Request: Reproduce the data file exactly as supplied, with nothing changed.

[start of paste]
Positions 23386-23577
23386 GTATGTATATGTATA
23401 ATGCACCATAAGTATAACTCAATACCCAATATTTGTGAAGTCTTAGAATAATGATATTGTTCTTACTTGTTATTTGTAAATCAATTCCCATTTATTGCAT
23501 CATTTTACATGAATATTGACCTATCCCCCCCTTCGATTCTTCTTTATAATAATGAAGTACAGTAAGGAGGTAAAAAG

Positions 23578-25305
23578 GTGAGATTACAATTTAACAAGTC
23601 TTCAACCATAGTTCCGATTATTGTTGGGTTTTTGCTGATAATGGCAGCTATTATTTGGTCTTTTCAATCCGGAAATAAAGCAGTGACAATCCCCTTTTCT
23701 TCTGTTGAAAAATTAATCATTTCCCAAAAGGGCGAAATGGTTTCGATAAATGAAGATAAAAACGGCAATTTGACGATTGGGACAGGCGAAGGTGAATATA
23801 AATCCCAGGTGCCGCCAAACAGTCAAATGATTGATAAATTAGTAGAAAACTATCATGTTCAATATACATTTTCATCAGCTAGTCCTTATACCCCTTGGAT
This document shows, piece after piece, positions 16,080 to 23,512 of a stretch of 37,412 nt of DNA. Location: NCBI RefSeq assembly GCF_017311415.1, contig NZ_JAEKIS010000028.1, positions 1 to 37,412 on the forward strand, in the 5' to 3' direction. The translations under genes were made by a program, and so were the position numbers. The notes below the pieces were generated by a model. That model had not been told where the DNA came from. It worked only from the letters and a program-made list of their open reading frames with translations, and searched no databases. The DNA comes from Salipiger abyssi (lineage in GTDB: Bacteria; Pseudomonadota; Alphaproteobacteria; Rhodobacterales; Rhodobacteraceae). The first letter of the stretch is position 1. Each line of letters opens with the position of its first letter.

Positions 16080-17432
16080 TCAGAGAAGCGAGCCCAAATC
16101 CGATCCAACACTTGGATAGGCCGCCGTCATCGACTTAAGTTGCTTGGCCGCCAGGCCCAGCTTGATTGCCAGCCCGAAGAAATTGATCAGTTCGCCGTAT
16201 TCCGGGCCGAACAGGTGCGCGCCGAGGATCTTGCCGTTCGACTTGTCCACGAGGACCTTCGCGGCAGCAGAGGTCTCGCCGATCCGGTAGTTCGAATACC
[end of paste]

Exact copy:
Positions 23386-23577
23386 GTATGTATATGTATA
23401 ATGCACCATAAGTATAACTCAATACCCAATATTTGTGAAGTCTTAGAATAATGATATTGTTCTTACTTGTTATTTGTAAATCAATTCCCATTTATTGCAT
23501 CATTTTACATGAATATTGACCTATCCCCCCCTTCGATTCTTCTTTATAATAATGAAGTACAGTAAGGAGGTAAAAAG

Positions 23578-25305
23578 GTGAGATTACAATTTAACAAGTC
23601 TTCAACCATAGTTCCGATTATTGTTGGGTTTTTGCTGATAATGGCAGCTATTATTTGGTCTTTTCAATCCGGAAATAAAGCAGTGACAATCCCCTTTTCT
23701 TCTGTTGAAAAATTAATCATTTCCCAAAAGGGCGAAATGGTTTCGATAAATGAAGATAAAAACGGCAATTTGACGATTGGGACAGGCGAAGGTGAATATA
23801 AATCCCAGGTGCCGCCAAACAGTCAAATGATTGATAAATTAGTAGAAAACTATCATGTTCAATATACATTTTCATCAGCTAGTCCTTATACCCCTTGGAT
This document shows, piece after piece, positions 16,080 to 23,512 of a stretch of 37,412 nt of DNA. Location: NCBI RefSeq assembly GCF_017311415.1, contig NZ_JAEKIS010000028.1, positions 1 to 37,412 on the forward strand, in the 5' to 3' direction. The translations under genes were made by a program, and so were the position numbers. The notes below the pieces were generated by a model. That model had not been told where the DNA came from. It worked only from the letters and a program-made list of their open reading frames with translations, and searched no databases. The DNA comes from Salipiger abyssi (lineage in GTDB: Bacteria; Pseudomonadota; Alphaproteobacteria; Rhodobacterales; Rhodobacteraceae). The first letter of the stretch is position 1. Each line of letters opens with the position of its first letter.

Positions 16080-17432
16080 TCAGAGAAGCGAGCCCAAATC
16101 CGATCCAACACTTGGATAGGCCGCCGTCATCGACTTAAGTTGCTTGGCCGCCAGGCCCAGCTTGATTGCCAGCCCGAAGAAATTGATCAGTTCGCCGTAT
16201 TCCGGGCCGAACAGGTGCGCGCCGAGGATCTTGCCGTTCGACTTGTCCACGAGGACCTTCGCGGCAGCAGAGGTCTCGCCGATCCGGTAGTTCGAATACC